Thursday, June 7, 2012

Canada 2012 –Day 3

Too much stuff! We just brought with us too much stuff, and it took us long hours to go through everything, discarding items that will have to stay behind in Montreal. We are coming back to the same hostel, and the folks here have agreed to look after our one suitcase, which is where all the discards are going to remain. Still, when we took off for the bus station at 6:30 am, we looked like two gypsies. We still had to pack the bikes in the luggage compartment of the bus, so we could not yet load them with the panniers, the sleeping bags, or the tent. Finally everything was in the belly of the bus, and we took off for Magog, about a 100 km southeast of Montreal, at 8:30 am.

The bus dropped us off in the Magog gas station, in the middle of nowhere, at about 10:30 am, and this is where the real outfitting happened. Miraculously everything found a place, but we are overloaded, and we will pay for it in energy. The first order of business was to found the town of Magog, so we asked and got an incomprehensible answer in Quebecois. Fortunately the answer was accompanied by a hand gesture and we knew which way to start, at about 11 am (so even though this is a full day in terms of kilometers to be covered (40 per day is the target), we were starting with at least 2 hours less than a normal biking day (in other words, a minimum day in teacher’s parlance).

Magog turned out to be a quaint small town, at the spilling end of Lake Memphremagog, which is the largest lake in the area, and the source of the Magog River. Today’s trek could indeed be described as following the valley of the Magog (with many small lakes and tributaries thrown in for good measure). I am sorry we didn’t stop to walk around Magog, but we were feeling pressed for time and pressed on.

We were now running parallel to Lake Magog (the second largest in the region), but we saw very little of it because the trail is surrounded by thick walls of verdant and luxurious vegetation. Talk about not being able to see the forest because of all the bloody trees. We were doing great, feeling powerful and enjoying the greenery, but unbeknownst to us the heavy load was zapping away our strength. By the time we had covered half the budgeted distance we were famished, and Annie was beginning to fell wobbly on the legs. Fortunately the path disgorged us right in front of the one restaurant in Deauville, and we were able to tame our hunger. Annie had a hamburger steak with a big mountain of fries (and for once in her life didn’t leave a scrap on the plate) and an orange juice, whereas I had a lobster burrito! It was very delicious, and a good omen for the culinary delights of this trip.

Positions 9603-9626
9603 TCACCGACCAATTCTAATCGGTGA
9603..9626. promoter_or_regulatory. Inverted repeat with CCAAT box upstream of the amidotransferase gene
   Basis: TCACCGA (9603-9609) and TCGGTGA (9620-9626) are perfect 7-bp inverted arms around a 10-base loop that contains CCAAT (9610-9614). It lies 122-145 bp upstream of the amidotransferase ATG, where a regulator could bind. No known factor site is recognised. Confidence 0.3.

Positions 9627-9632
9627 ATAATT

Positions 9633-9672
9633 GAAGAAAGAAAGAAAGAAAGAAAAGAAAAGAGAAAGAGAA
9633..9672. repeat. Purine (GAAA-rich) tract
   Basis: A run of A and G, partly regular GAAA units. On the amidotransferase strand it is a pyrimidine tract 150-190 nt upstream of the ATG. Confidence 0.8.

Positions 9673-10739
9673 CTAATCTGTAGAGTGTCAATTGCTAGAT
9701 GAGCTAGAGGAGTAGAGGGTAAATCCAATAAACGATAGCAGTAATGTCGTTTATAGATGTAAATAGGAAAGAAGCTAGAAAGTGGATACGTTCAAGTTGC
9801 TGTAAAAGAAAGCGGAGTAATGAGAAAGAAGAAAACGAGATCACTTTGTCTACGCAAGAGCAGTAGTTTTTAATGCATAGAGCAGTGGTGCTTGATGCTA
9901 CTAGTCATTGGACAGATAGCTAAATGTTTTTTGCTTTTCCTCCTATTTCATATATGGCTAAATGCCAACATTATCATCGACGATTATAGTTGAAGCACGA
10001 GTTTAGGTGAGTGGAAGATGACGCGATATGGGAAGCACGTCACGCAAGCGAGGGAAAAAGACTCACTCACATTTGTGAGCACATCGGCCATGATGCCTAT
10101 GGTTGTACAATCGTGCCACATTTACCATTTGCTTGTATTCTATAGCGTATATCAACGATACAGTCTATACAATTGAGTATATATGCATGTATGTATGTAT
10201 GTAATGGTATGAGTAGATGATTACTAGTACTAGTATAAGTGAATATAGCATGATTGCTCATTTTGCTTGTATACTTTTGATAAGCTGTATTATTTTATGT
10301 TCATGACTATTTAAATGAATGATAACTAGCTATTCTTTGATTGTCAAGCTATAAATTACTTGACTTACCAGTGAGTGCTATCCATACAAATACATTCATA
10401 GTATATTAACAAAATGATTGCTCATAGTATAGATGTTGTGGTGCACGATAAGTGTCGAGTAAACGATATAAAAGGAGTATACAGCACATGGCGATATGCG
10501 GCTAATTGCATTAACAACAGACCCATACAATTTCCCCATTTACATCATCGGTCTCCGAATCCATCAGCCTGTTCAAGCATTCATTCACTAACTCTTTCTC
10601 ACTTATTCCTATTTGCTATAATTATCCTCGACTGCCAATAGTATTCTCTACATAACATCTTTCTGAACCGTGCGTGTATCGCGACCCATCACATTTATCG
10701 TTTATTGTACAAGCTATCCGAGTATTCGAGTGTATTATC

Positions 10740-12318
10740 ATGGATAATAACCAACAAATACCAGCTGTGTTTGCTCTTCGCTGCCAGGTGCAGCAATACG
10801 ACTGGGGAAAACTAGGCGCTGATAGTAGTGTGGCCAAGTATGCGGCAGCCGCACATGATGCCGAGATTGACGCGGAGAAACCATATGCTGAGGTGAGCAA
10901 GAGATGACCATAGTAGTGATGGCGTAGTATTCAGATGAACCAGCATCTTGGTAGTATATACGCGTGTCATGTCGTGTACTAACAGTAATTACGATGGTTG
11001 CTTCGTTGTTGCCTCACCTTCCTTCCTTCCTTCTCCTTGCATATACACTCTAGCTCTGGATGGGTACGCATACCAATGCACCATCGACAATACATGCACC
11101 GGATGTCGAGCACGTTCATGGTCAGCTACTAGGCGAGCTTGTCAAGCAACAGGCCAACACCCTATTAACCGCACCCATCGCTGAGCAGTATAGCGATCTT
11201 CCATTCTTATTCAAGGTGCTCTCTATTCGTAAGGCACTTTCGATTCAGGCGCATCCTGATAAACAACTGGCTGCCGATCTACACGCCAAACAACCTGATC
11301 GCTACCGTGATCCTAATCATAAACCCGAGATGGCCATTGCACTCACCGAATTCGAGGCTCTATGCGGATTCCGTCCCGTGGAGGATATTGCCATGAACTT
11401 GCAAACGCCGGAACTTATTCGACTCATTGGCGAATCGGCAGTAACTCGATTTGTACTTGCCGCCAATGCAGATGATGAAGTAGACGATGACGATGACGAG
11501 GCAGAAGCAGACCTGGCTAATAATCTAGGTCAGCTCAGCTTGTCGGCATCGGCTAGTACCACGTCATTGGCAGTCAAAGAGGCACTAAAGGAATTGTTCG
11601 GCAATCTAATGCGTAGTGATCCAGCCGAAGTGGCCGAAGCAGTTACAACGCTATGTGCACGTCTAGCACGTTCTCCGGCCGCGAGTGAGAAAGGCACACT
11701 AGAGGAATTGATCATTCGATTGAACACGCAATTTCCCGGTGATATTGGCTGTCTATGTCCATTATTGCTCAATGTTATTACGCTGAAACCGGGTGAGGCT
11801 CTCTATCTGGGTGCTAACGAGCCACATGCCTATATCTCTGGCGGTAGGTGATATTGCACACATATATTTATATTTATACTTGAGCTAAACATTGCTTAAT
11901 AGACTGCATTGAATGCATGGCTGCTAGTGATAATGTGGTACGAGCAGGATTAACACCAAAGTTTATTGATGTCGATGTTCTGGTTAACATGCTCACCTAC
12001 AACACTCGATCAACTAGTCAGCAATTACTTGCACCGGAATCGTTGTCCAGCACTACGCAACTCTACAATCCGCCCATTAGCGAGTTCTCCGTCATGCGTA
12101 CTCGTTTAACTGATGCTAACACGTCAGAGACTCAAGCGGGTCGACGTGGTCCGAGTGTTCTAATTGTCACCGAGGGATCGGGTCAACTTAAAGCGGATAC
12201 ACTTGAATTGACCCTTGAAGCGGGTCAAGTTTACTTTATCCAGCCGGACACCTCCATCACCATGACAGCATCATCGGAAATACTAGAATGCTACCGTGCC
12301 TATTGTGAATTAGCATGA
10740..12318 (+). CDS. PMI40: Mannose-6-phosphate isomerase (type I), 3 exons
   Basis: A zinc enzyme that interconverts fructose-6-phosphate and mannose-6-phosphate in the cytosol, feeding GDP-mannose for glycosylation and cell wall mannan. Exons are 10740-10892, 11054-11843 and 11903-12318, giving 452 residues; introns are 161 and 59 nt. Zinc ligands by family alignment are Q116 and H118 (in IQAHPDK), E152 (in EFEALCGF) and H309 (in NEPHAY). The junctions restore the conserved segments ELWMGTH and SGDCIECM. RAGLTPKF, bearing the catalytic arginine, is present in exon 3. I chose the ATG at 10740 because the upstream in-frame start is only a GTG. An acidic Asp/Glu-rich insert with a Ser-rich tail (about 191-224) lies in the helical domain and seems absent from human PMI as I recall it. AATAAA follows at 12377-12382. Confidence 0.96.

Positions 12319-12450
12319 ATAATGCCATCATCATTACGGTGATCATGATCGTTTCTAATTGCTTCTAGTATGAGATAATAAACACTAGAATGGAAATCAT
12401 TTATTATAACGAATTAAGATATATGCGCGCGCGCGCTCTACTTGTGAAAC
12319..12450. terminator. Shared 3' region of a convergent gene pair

Back on the trail, we went for another 20 km along the west bank of the Magog River right into the town of Sherbrooke, where we planned to find a camping place to spend the night. It was only 4 pm, but we were tired and feeling the need for knowing where we were going to spend the night. A friendly tourist information person directed us to Ile-Marie Camping Ground, only a few kilometers up one of the tributaries of the Magog. We started but after a while I noticed that Annie was lagging behind. I waited for her and saw in her face the signs of terminal exhaustion. She needed to get out of the bike, and soon. Ten minutes later we were at the campground, quickly set the tent, and she laid down and passed out.

I took the opportunity to go pay the fee, admire the campground (it is in a very pretty little island in the middle Rivier Saint Francoise, and best of all is half empty (a great thing traveling at the very start of the tourist season, when all the facilities begin to open, but before the crowds come and the high season prices kick in). I also had to deal with the issue of provisions, so I got back on the bike and went back to town, to buy the makings of tonight dinner: Cheese, crackers and wine as an appetizer, vegetable bisque (out of a Campbell’s can), and spaghetti Alfredo with smoked roast beef. Tomorrow’s breakfast will consist of coffee and eggs.

Annie has revived, and the appetizer and a good washing, had brought back a sparkle to her eye. We did 40 km today, so I believe we can be rightfully proud of having accomplished a good deal for being hopelessly out of shape!

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